Macrophage heterogeneity is a common feature in RA-inflamed synovial tissue [16, 17, 18, 19]. Microenvironmental factors may affect both activation status and skewing of macrophages into various subsets with distinct immunophenotypes and specialized immune-regulatory and homeostatic functions. Polarization of macrophages covers the broad spectrum from pro-inflammatory to anti-inflammatory macrophages, which have been designated “M1-type” (classical activation, pro-inflammatory) macrophages and “M2-type” (alternatively activated, anti-inflammatory) macrophages, respectively [108]. Whereas M1- and M2-type macrophages represent the extremes of polarization, macrophages harbor plasticity of skewing in either direction. There are many markers that may help to differentiate M1/M2 macrophages. M1 macrophages are involved in tumor inhibition and are resistant to pathogens, whereas M2 macrophages promote tumor growth and have immunoregulatory properties [109]. Classical activation stimuli for M1-type macrophages include IFNγ, LPS, and GM-CSF; those for M2-type macrophages include M-CSF, IL-4, IL-10, IL13, glucocorticoids, and immune complexes [110, 111]. Immunophenotypically, M1-stimulated macrophages display increased cell surface expression of CD80 (provides a costimulatory signal necessary for T cell activation and survival) and CD64 (Fc-gamma receptor 1, FcγRI), while M2-stimulated macrophages have increased expression of CD163 (hemoglobin scavenger receptor), CD206 (mannose receptor), CD200R (orexin receptor 2), and CD32 (FcγRIIa) [112]. CD68 is acknowledged as one of the most common markers for identifying human macrophages [112], although its expression can also be detected on fibroblasts [113]. CD169 (Siglec-1) is a macrophage marker that is implicated in immune tolerance and antigen presentation [114]. Although CD169 has been found on activated macrophages in inflammatory diseases [115, 116], its function in RA is still unknown.

During the past decade, several studies have explored FRβ expression in the context of macrophage polarization. Initially, studies from Puig-Kroger et al. [117] showed that FRβ was preferentially expressed on M2-type macrophages following in vitro skewing of monocytes with M-CSF compared with M1-type macrophages with GM-CSF. Moreover, RA synovial fluid macrophages showed an activin A-dependent skewing to pro-inflammatory M1 macrophages and reduced expression of FRβ [118]. In synovial tissue of osteoarthritis patients, however, FRβ expression was not exclusively observed on either M1- or M2-type macrophages [119]. Some recent studies add complexity to this issue by reporting that M-CSF-polarized FRβ-expressing M2 macrophages demonstrated a high pro-inflammatory response to TLR ligands and complex IgG and/or autoantibodies to citrullinated protein immune complexes (ACPA-IC) as commonly present in RA [25, 26]. Together, these data suggest that FRβ is differentially expressed on in vitro M-CSF skewed M2-type monocyte-derived macrophages, which is in line with FRβ expression on tumor-associated macrophages [82, 99, 100]. However, in RA (and OA) synovium, inflammatory conditions alter macrophage phenotypes along with FRβ expression (Fig. 2b).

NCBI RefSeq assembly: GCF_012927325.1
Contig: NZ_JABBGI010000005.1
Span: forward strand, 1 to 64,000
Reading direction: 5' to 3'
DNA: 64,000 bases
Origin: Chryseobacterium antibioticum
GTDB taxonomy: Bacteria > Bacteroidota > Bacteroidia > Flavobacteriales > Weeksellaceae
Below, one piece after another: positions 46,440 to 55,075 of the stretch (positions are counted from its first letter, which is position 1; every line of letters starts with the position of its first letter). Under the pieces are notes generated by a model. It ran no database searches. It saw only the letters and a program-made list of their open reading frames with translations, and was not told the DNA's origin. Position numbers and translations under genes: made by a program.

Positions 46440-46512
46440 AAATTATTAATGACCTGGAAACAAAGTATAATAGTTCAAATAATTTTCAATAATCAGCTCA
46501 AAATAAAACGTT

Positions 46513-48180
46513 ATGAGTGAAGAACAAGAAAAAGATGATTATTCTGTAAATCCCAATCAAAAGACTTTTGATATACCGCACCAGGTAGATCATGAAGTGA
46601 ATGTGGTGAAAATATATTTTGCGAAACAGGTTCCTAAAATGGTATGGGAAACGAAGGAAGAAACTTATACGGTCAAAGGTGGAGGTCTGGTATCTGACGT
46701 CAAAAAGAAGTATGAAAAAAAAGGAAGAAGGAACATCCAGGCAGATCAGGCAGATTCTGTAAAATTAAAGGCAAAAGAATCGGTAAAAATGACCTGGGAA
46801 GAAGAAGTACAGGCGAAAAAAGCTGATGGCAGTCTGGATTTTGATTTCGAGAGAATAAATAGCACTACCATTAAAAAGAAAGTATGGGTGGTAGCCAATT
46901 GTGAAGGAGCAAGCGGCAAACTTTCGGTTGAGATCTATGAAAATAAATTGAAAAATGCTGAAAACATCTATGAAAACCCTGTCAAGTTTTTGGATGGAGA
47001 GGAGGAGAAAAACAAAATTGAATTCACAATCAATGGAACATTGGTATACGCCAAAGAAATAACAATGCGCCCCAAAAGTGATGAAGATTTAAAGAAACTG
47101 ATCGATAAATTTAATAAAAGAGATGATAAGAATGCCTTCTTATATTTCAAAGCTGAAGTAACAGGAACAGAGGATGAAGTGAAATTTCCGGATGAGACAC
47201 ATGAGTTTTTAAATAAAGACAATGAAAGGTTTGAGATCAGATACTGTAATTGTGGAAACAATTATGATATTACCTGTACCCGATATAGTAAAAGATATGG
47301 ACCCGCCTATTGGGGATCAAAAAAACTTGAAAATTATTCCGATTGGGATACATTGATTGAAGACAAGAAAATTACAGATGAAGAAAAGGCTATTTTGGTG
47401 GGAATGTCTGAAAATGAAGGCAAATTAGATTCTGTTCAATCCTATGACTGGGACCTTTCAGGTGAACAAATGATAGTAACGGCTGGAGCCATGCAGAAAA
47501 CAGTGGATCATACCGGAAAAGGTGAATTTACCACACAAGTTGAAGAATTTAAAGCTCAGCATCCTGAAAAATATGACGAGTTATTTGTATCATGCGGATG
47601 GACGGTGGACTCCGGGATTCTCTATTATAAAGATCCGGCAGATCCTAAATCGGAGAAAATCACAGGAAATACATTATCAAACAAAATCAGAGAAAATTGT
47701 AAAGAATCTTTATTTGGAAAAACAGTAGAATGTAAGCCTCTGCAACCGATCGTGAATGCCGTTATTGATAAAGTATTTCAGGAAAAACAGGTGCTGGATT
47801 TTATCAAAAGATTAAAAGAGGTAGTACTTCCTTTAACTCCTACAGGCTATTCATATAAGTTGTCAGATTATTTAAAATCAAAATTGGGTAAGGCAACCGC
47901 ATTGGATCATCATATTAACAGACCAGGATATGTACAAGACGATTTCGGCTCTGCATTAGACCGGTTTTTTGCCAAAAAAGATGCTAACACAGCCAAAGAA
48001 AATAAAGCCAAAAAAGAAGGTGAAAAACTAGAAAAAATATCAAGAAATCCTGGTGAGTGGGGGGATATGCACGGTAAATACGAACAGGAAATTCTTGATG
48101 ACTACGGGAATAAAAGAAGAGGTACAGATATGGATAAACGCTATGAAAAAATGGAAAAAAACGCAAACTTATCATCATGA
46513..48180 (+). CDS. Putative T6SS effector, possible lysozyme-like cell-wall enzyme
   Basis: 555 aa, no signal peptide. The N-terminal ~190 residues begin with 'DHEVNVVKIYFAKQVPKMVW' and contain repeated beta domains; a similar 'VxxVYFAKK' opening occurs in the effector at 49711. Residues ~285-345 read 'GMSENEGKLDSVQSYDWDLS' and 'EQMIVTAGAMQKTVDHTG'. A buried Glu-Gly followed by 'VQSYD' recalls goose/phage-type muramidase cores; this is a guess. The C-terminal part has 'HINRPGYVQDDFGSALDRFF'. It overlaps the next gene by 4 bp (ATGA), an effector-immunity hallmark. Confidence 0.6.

Imaging folate receptor β in rheumatoid arthritis

The high binding affinity of folate receptors for folic acid has been exploited for the design of multiple imaging agents [120] to either detect FRα expression in tumors [121, 122] and FRβ-expressing macrophages in RA [62, 123]. Subsequently, macrophage FRβ imaging has also been applied in macrophage implicated inflammation-related diseases, e.g., asthma [124, 125, 126] and cardiovascular diseases [94, 97]. The first folate macrophage imaging study in rats with adjuvant-induced arthritis was performed using [99mTc]folic acid to generate the single-photon emitting tracer [99mTc]EC20, which enabled visualization of arthritic joints in a rat model [127]. Isolated macrophages from the arthritic rats also showed high FR binding capacity for folate-FITC [127]. Subsequently, [99mTc]EC20 was successfully used to assess disease activity in RA patients with established disease [128, 129] as well as OA patients [107]. In RA patients, the [99mTc]EC20 distribution corresponded with clinical predictors of disease activity [128]. Notably, in a subset of RA patients, [99mTc]EC20 scans detected actively involved joints more accurately than clinical assessments of arthritis [128].

Further development of folate imaging agents also focused on PET tracers, which could be used for detection of (sub)clinical arthritis as well as for more accurate therapy monitoring. To this end, a folate PET tracer, [18F]-fluoro-PEG-folate, was synthesized in a two-step procedure and evaluated in an antigen-induced arthritis model in rats [48]. Uptake of [18F]-fluoro-PEG-folate was significantly higher in arthritic than in non-inflamed control knees, and also arthritic knee to bone and arthritic knee to blood ratios were higher for [18F]-fluoro-PEG-folate than (R)-[11C]PK11195 [48]. In addition, using [18F]-fluoro-PEG-folate PET, it was possible to monitor therapeutic effects of MTX in arthritic rats [49] and to monitor systemic inflammatory effects in an arthritic rat model [50]. Based on these encouraging preclinical results, [18F]-fluoro-PEG-folate was taken to a clinical setting in which this tracer could readily visualize arthritic joints in RA patients [130]. Recently, a novel folate-based PET tracer was synthesized in a faster (< 1 h) one-step procedure, i.e., [18F]-folate-PEG-NOTA-Al [131], which warrants further (pre)clinical evaluation.